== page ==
March 21, 2012
By Alison Acosta Fraser
As the clock counts down toward Christmas, Congress still has major unfinished business to attend to. Not that we should be surprised. Emblematic of a resoundingly disappointing year, the last remaining issue to be resolved directly affects the pocketbooks of Americans.
Just days from now, the payroll tax "holiday" will expire. At the same time, fees for physicians and hospitals providing Medicare services will be severely cut and additional weeks of unemployment benefits for long-term unemployed will run out. It's not like these expirations were unexpected. These issues have been kicking around on the Congressional "to do" list since last December.
So now the debate has taken on a new degree of political theater. To its credit, the House passed a bill that, while not perfect, would at least prevent the looming tax hike for all working Americans, extend additional unemployment benefits and prevent cuts to Medicare providers with another "Doc Fix" for a full year. Besides these three key policies, the House also included some policies helpful to job creation as well as an important change to fix Medicare's finances, thus strengthening it for seniors today and tomorrow. This change is crucial to tackling the nation's largest and most pressing fiscal issue - our entitlement crisis.
Somehow, this was too much to do for the Senate. Unable to get the job done right, they passed a measly two-month extension of these three policies and quickly got out of Dodge, a.k.a. the nation's capital. Somehow, this is supposed to reassure us that Senate Majority Leader Harry Reid (D-Nev.) and the rest of his Senate colleagues are able to do the people's business.
This two-month extension is terrible policy. For example, working Americans have no assurance that they will not have a tax hike when the two-month extension expires. Plus, this will actually add costs and complexity for the nation's employers by requiring additional changes to their payroll systems to accommodate a potential series of changes based on when the Senate and the House do finally come to agreement. The short-term punt will be especially burdensome to smaller businesses who generally have "off the shelf" payroll applications or who still do payroll by hand.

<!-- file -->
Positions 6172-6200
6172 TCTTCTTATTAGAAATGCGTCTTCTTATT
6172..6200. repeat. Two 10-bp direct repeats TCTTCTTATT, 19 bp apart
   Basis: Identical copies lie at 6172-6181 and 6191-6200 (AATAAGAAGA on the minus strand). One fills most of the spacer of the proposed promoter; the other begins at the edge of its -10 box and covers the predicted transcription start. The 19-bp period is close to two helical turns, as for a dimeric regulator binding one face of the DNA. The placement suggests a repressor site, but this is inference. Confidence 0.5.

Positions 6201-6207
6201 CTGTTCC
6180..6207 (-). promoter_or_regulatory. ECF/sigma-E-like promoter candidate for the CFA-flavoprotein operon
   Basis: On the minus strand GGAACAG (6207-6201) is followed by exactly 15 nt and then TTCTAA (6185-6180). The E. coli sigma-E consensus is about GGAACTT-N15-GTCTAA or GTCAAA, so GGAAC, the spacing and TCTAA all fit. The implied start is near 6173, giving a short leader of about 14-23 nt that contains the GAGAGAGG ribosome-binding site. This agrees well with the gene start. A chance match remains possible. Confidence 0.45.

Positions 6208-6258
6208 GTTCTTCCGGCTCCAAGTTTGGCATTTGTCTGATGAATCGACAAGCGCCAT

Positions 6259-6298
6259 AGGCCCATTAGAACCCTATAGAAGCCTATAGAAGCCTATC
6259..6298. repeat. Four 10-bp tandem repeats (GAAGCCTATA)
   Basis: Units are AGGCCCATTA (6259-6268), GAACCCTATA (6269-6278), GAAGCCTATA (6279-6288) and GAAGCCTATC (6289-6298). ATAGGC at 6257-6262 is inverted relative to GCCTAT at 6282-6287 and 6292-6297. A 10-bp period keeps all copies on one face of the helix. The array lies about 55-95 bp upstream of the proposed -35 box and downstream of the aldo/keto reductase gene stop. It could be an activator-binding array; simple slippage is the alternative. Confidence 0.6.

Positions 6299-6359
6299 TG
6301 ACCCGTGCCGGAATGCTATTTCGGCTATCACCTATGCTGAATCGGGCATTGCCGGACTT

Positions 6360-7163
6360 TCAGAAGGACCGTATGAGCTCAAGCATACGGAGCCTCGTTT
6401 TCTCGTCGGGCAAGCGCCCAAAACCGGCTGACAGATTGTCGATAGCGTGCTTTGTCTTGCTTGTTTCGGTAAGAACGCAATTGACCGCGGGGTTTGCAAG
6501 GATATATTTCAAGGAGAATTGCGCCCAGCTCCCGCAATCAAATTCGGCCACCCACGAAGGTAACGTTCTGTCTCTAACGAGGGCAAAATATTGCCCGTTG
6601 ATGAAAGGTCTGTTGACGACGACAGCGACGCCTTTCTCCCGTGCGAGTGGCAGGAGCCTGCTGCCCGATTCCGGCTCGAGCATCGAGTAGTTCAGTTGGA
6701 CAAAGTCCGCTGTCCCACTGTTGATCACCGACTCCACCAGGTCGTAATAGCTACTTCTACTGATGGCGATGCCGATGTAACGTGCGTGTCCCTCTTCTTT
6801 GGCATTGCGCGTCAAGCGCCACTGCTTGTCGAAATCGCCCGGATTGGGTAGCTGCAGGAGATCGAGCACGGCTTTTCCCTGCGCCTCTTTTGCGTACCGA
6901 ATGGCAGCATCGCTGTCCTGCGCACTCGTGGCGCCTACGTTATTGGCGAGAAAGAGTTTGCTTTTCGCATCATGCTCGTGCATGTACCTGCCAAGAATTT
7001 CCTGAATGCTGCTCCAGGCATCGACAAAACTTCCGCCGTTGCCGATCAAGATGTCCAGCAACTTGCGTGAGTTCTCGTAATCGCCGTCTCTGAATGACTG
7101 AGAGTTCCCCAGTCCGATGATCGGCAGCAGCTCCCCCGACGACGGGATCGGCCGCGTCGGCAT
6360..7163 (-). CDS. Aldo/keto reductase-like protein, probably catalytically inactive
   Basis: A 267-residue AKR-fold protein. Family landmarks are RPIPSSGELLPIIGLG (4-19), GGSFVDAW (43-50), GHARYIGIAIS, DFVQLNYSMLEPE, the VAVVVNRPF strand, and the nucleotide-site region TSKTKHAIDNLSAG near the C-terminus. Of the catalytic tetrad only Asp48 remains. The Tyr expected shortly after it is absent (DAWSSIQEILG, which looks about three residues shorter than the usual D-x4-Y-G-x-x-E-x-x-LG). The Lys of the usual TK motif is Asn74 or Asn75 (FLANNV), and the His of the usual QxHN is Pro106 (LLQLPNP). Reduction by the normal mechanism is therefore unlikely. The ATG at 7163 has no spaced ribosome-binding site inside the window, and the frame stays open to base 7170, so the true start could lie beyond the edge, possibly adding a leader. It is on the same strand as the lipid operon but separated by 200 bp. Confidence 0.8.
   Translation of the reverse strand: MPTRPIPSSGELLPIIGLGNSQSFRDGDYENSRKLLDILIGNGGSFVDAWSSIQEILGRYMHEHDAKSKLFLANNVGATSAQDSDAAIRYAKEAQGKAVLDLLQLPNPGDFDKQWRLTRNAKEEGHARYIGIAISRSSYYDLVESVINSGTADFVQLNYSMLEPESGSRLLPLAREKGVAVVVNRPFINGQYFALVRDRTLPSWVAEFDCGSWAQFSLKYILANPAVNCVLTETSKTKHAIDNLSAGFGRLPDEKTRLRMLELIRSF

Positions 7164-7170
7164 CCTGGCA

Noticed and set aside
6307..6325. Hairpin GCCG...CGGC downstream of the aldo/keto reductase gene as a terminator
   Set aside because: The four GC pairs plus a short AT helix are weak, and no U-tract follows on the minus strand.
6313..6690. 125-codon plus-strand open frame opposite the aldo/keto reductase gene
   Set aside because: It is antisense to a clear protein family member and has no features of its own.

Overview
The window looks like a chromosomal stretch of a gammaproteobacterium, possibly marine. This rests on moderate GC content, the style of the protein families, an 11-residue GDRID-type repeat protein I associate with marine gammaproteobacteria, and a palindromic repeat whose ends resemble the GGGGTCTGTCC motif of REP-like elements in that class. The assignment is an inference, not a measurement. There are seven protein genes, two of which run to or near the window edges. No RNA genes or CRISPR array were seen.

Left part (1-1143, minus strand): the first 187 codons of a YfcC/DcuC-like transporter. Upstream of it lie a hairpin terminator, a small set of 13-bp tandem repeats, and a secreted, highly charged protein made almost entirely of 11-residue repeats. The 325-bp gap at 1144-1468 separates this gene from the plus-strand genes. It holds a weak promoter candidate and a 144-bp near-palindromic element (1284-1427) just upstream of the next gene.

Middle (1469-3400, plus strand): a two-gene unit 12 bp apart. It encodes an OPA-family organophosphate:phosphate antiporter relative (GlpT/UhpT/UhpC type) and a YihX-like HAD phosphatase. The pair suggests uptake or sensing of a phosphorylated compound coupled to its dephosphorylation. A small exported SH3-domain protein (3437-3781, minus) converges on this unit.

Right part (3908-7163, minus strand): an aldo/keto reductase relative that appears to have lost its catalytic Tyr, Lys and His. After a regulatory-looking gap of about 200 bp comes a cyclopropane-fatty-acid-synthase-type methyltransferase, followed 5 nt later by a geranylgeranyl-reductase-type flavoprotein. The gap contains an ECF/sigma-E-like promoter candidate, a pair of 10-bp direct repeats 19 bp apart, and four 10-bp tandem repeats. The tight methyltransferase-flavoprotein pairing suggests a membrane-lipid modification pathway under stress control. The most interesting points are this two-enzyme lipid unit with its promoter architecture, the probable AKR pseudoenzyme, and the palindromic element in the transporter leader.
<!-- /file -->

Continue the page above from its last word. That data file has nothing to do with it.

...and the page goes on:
And, to make things even more complicated, the Senate shortcut version adds even more layers of complexity for what should be a simple extension. The Senate bill limits the amount of income that qualifies for payroll tax relief so that upper-income earners don't get more than their "fair share" of the tax relief during this brief two-month period. Even a "simple" kick-the-can-down-the-road piece of legislation was infused with a class warfare mentality.
Another example of the Senate's twisted logic is that the Senate bill would be paid for by increasing fees on Fannie Mae and Freddie Mac, the government-sponsored housing behemoths now in federal conservatorship after going belly up during the 2008 financial crisis. The fees are not necessarily bad policy as they could provide better capitalization, reduce taxpayer risk and exposure and make private lenders more competitive. However, in true Washington fashion, these fees would not be used to shore up Fan and Fred's atrocious financing, but instead would be used to pay for more spending and to offset the costs of avoiding a tax hike.
So enter, stage right, the political theater. Rather than remain in Washington and work through the differences through the regular order, Reid sent senators home for the holidays. Congress should finish its work now by settling these three remaining policies for the duration of next year. The Senate should come back and give the nation a real gift - showing that it is up to the task of completing at least the simplest tasks before slinking out of town.
Alison Acosta Fraser is director of the Heritage Foundation's Thomas A. Roe Institute for Economic Policy Studies.
First appeared in The Milwaukee Wisconsin Journal Sentinel
Entitlements, Taxes & Spending Initiative of the Leadership for America Campaign
Alison Acosta Fraser
Director, Thomas A. Roe Institute for Economic Policy Studies
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